Norden wrote:What I am talking about is not choosing to be mindless but some people, by nature, their character are more careless, the other perhaps more attentive and careful.
Does this mean, being more a mindful person, his wrong action's consequences different to those who don't have any intention. If action and intention are interconnected in terms of the force of Karma, then it is becoming more confusing.
What makes it confusing is having been raised in the Judeo-Christian culture in which ethics and morality are based on sets of rules. To encounter an ethical system which is not rule-based is confusing.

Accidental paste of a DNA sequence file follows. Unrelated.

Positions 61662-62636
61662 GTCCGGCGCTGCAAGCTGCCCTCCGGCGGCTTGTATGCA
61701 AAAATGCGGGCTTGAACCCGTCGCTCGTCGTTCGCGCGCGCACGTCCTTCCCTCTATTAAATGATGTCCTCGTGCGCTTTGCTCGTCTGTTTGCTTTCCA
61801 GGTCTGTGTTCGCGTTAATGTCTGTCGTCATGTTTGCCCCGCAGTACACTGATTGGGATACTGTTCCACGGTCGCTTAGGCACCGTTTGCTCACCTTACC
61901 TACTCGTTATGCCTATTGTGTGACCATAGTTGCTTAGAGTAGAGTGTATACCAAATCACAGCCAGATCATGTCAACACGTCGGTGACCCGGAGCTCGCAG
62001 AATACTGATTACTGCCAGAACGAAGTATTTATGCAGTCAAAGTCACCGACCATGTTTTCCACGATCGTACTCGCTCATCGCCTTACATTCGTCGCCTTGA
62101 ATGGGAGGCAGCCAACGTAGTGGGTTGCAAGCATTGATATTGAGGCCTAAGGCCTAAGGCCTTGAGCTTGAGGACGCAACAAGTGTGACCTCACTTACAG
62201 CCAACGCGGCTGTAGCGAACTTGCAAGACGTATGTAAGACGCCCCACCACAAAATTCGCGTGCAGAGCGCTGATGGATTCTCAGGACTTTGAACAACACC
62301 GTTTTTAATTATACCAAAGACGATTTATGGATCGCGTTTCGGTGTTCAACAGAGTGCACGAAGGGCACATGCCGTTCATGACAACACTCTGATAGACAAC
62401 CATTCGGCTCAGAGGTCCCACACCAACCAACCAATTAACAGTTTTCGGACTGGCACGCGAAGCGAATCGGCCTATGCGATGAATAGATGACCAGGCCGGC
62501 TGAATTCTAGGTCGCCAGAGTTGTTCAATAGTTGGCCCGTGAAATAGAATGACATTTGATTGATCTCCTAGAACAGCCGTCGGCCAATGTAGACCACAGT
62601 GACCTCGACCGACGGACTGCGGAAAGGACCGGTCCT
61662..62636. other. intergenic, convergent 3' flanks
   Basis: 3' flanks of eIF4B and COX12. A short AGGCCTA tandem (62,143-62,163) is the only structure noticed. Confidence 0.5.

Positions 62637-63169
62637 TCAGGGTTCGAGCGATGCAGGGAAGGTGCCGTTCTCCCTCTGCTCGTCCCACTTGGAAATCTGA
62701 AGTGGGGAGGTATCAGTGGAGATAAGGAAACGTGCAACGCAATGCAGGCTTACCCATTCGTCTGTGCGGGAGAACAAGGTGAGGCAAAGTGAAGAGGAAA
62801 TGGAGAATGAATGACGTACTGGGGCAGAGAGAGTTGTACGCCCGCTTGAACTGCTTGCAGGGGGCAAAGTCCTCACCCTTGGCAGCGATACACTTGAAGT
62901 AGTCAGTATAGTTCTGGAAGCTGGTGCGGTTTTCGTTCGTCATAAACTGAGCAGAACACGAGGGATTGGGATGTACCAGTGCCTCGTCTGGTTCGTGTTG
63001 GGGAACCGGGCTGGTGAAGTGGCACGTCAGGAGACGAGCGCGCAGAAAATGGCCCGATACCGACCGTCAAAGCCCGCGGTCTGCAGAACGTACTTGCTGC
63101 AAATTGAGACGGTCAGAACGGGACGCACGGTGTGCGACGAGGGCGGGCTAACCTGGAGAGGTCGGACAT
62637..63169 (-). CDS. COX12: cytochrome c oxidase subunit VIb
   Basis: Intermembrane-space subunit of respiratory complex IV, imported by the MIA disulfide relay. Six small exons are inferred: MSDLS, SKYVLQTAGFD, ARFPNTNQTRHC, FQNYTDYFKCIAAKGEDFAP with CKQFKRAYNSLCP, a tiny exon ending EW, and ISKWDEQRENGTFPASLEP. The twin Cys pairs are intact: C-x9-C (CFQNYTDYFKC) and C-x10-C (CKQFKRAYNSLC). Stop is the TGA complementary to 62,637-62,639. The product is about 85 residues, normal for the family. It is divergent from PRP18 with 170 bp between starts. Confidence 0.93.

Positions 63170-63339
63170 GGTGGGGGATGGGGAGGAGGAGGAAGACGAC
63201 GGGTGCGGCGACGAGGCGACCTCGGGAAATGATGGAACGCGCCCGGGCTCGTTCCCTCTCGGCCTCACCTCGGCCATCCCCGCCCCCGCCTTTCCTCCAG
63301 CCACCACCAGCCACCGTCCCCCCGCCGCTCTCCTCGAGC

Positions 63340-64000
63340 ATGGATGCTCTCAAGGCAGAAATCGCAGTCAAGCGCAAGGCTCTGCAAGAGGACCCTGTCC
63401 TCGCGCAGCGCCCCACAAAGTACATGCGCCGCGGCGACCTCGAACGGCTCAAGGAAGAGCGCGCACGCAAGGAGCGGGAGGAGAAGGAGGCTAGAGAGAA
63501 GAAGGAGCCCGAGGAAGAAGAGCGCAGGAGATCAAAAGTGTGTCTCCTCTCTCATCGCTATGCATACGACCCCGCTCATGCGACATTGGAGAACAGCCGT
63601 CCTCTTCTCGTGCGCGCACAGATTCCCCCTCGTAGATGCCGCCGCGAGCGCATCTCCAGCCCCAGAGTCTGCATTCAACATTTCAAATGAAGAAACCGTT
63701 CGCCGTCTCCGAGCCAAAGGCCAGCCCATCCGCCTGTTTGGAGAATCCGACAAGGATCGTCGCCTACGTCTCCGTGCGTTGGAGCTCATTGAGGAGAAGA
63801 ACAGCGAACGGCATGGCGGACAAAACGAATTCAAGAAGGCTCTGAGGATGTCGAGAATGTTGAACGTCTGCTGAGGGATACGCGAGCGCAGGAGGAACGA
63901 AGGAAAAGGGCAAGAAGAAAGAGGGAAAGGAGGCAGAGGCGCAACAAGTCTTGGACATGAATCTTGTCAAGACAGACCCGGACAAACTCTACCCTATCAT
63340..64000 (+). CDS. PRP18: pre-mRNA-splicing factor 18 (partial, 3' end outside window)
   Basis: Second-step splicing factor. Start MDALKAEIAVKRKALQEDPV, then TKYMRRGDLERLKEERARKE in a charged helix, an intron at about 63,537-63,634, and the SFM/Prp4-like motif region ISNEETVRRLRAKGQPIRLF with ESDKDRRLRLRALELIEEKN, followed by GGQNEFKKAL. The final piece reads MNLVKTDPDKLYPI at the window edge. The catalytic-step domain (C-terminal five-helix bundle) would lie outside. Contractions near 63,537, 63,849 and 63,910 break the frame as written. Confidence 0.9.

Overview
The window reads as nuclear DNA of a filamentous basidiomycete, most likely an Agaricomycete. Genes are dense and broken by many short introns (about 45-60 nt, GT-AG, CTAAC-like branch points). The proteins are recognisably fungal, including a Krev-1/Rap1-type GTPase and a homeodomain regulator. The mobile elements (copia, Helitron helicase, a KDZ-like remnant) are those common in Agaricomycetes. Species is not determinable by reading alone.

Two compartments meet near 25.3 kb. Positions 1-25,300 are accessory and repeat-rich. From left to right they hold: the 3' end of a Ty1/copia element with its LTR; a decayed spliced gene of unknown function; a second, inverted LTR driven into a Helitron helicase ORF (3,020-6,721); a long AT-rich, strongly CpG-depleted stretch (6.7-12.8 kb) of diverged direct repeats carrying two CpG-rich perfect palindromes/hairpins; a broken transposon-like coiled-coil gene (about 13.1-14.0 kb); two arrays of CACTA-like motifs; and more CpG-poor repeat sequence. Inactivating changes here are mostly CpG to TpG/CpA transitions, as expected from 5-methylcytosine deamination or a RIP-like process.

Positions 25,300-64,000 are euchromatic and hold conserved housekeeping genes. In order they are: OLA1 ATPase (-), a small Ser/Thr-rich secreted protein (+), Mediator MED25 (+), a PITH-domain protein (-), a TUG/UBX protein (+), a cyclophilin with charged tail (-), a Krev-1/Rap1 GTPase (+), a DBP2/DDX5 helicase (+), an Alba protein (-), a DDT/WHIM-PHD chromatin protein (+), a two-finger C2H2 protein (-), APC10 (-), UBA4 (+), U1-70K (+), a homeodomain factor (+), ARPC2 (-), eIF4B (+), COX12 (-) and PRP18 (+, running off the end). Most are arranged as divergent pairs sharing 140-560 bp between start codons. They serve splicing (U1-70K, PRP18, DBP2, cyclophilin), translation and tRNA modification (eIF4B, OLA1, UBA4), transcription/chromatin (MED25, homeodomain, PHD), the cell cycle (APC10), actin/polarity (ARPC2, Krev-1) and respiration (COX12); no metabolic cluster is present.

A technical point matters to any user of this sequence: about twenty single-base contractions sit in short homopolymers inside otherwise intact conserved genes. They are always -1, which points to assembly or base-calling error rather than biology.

The big thing about karma is that is is individual. So generalizing is very difficult to do.
If someone is habitually careless, why
are they careless? Are they careless because they have a mental deficiency that prevents them analysing consequences, or do they just not give a s***? The karmic consequences are different in the two cases. Being incapable of analysing consequences is not a choice, and therefore consequences of their actions (good or bad) are not intentional. Someone who just doesn't care about the consequences in choosing not to care is making an intentional decision not to do so. That intention has consequences.
Om mani padme hum